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MILAN — Coronavirus vaccinations began to be administered in Italy on Dec. 27, offering glimmers of hope to a country strongly affected by the pandemic and, pointing to the country’s recovery prospects, Italy’s National Institute for Statistics in December said the country’s gross domestic product is expected to increase 4 percent in 2021.
Despite the challenges last year, the pandemic did not stall the Italian fashion industry’s M&A activity, some injection of new capital, as well as changes the management structure of a number of brands, also at the designer level. For this reason, the year 2021 kicks off with several designer debuts, ranging from Kim Jones at Fendi and Fausto Puglisi at Roberto Cavalli to Glenn Martens at Diesel.
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Diesel parent group OTB is looking to expand its portfolio of brands — which includes Maison Margiela, Marni, Viktor & Rolf and a minority stake in Amiri, as well as production arms Staff International and Brave Kids — and sources in Milan say the group is eyeing Jil Sander.
The brand is controlled by Onward Holdings Co. Ltd., which bought Jil Sander in 2008 from London-based private equity company Change Capital Partners. In December, the Tokyo-based apparel giant sold its European subsidiary Onward Luxury Group, signaling a potential change of strategy.
Through a management buyout, entrepreneur Franco Pené, together with Fabio Ducci and Antonello Orunesu Preiata, chief executive officer and chief financial officer of OLG, respectively, have taken full control of the company, renaming it HIM Co SpA — High Italian Manufacturing. Pené told WWD at the time that he saw “an increased interest in manufacturing activities in Italy.”
Along those lines, in October Franesco Trapani spearheaded the establishment of a new production pole called Florence SpA.
The former Bulgari and LVMH Moët Hennessy Louis Vuitton executive is the main shareholder and newly appointed chairman of VAM Investments and, together with Fondo Italiano d’Investimento, set up Florence by acquiring three storied Italian manufacturers that have long worked for major international brands: Giuntini SpA, Ciemmeci Fashion Srl and Mely’s Maglieria Srl, all based in Tuscany.
In November, the Italian private equity Made in Italy Fund, managed by Quadrivio and Pambianco, revealed it had acquired a majority stake in GCDS, the Italian streetwear label founded in 2015 by brothers Giuliano and Giordano Calza, creative director and ceo, respectively. As part of the deal, Patrizio di Marco, a former Gucci chairman and ceo and also a former chairman of Golden Goose, is coinvesting in the brand.
The Made in Italy Fund is also said to be eyeing storied denim and apparel brand Dondup.
Two major deals took place in December, when Moncler revealed it was taking over Sportswear Company SpA, owner of the Stone Island brand, in a deal valued at 1.15 billion euros, and Ferrari’s owner Exor took a majority stake in Hermès International’s China project Shang Xia, investing around 80 million euros via a reserved capital increase. Hermès is set to remain as a shareholder alongside founder Jiang Qiong Er.
Eyes are also on Italian retailer OVS SpA, which is in exclusive negotiations to buy the storied but financially troubled brand Stefanel. OVS ceo Stefano Beraldo said in December he was hoping the deal could be sealed in January. The offer is expected to total 3.2 million euros. Last month, OVS, which operates the OVS and Upim store networks, revealed a capital increase of up to 80 million euros aimed at supporting potential M&A activities.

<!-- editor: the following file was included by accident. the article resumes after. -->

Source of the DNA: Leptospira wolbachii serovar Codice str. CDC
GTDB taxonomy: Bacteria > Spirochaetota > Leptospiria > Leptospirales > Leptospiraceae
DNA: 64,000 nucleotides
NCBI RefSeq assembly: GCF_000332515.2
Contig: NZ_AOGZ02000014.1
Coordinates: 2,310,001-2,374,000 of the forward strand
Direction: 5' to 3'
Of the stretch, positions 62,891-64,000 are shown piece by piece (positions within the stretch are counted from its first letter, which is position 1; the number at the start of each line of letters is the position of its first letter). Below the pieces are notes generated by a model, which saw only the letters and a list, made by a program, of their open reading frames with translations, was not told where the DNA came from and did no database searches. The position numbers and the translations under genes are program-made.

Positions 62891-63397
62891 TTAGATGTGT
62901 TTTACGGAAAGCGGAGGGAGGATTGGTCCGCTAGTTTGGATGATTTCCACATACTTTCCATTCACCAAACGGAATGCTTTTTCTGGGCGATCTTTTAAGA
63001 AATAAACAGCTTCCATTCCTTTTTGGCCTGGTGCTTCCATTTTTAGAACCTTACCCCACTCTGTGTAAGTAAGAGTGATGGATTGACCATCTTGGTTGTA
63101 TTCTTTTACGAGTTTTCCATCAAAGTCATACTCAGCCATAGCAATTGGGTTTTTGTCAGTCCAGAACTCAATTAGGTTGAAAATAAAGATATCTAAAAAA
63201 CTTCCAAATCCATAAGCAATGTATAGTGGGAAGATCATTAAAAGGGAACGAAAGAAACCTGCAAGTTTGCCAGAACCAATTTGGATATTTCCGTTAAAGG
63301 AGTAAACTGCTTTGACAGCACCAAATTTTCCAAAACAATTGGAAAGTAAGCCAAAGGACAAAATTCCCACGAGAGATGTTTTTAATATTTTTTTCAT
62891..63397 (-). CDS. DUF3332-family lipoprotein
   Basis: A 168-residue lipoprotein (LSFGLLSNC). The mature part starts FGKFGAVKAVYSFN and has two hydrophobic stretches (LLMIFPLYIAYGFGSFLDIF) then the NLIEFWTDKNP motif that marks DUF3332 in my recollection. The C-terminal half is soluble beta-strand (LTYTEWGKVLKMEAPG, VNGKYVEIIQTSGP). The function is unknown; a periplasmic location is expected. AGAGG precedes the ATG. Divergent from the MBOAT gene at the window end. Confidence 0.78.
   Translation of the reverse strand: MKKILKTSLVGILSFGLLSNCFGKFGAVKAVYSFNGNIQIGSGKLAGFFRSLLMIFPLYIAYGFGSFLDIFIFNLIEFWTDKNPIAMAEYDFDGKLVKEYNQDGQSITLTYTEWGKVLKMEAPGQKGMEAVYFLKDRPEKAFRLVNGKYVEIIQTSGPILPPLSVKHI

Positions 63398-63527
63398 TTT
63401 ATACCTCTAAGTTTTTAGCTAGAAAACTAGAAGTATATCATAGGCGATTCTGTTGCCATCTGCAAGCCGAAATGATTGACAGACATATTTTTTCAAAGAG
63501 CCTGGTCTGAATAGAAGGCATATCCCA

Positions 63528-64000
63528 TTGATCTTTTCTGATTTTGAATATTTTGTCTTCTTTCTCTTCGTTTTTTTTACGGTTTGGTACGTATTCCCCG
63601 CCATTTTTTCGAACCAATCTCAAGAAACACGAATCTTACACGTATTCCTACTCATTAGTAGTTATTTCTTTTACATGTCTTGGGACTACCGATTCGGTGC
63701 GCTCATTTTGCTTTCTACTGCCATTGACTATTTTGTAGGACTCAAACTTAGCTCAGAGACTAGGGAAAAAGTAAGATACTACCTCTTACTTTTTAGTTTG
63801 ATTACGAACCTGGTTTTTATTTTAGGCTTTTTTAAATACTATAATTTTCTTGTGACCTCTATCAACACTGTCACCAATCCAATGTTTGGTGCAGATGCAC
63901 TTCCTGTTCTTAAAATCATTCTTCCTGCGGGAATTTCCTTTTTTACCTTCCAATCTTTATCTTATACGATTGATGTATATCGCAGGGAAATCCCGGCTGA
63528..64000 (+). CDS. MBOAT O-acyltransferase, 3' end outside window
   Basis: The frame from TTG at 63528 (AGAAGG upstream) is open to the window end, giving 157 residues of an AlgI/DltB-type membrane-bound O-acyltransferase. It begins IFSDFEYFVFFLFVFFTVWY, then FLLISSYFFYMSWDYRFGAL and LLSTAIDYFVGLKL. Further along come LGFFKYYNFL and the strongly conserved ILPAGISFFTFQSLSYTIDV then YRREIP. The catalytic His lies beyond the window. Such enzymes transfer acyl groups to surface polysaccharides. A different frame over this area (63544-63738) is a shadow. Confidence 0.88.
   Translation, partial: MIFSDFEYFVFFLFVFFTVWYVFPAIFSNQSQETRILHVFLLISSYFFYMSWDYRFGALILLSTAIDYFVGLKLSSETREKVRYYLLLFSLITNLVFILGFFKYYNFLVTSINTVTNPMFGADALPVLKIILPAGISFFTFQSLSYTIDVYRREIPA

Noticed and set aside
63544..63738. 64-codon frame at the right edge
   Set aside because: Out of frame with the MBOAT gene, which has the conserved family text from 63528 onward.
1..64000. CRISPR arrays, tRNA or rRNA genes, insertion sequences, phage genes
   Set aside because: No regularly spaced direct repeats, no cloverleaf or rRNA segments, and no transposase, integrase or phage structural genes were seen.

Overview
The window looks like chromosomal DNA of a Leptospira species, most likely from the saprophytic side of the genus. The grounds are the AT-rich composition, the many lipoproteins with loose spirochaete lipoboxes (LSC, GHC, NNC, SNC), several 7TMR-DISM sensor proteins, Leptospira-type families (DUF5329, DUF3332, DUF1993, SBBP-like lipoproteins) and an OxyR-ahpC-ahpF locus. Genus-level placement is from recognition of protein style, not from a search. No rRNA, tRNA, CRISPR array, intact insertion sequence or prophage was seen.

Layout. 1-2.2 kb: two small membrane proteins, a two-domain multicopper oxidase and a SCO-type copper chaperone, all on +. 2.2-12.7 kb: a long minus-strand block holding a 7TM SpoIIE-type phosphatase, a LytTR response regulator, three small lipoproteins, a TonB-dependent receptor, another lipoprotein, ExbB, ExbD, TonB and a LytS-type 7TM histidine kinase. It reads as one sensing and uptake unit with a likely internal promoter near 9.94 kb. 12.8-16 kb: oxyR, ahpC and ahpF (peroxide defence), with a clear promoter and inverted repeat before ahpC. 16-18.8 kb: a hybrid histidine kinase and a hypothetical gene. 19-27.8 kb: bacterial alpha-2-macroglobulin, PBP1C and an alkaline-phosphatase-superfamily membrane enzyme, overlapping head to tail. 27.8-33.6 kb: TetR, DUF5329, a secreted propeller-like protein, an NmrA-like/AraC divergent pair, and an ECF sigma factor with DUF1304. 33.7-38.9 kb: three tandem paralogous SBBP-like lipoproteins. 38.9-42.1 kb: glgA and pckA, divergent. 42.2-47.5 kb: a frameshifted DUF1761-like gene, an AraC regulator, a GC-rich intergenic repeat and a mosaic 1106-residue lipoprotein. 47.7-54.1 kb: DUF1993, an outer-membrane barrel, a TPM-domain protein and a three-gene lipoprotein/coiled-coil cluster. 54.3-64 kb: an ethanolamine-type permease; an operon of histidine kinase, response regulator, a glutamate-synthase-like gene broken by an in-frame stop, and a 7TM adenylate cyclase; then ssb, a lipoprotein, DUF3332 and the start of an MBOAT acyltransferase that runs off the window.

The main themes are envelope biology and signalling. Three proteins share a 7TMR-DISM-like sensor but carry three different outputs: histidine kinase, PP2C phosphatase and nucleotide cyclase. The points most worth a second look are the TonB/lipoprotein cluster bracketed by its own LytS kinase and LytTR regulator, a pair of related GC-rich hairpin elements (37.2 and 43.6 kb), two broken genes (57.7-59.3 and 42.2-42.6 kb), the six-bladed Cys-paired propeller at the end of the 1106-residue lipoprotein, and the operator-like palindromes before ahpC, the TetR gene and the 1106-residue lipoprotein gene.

At the management level, as per the succession plan set in motion earlier this year, the Yoox Net-a-porter Group will see the arrival of Geoffroy Lefebvre as ceo on Jan. 4, succeeding Federico Marchetti, who remains chairman of the group to ensure a smooth transition. Lefebvre was previously group digital distribution director at YNAP parent Compagnie Financière Richemont. Since last July, Marchetti is also an independent, non-executive director of the board of Giorgio Armani SpA — the first nonfamily member to be part of the board.
At Roberto Cavalli, general manager Ennio Fontana, who joined the company in October from Philipp Plein, has laid out his plans that rely on creative consultant Puglisi, whose first collection for the brand will bow in January, and a number of clear pillars that range from building on the brand’s traditional business of ready-to-wear with more women’s clothes for day to developing a men’s wear business, and leveraging the appeal of the Cavalli cafés and restaurants in key resort cities.
Trussardi will also open the year with a new ceo in place, as former Valentino and Marc Jacobs executive Sebastian Suhl succeeded Maela Mandelli last October.
Two months later, LVMH Moët Hennessy Louis Vuitton expanded the management purview of Andrea Guerra, chief executive officer of its hospitality businesses. In January, Guerra will also take on oversight of the Fendi and Loro Piana businesses.
Guerra joined LVMH last March from Italian high-end food emporium Eataly, where he had been executive chairman since 2015. Prior to that, he was senior strategic adviser to former Italian Prime Minister Matteo Renzi, and before that ceo of eyewear group Luxottica.
At Fendi, Jones will unveil a couture collection for the brand on Jan. 27 in Paris during the city’s Haute Couture Week. The January event is a first on several levels: It will mark Jones’ first women’s and first couture collection ever and it will also be the first time Fendi will present a spring couture collection. The house has in the past only created couture collections for fall, dubbed “haute fourrure.” Jones remains at the creative helm of Dior Men.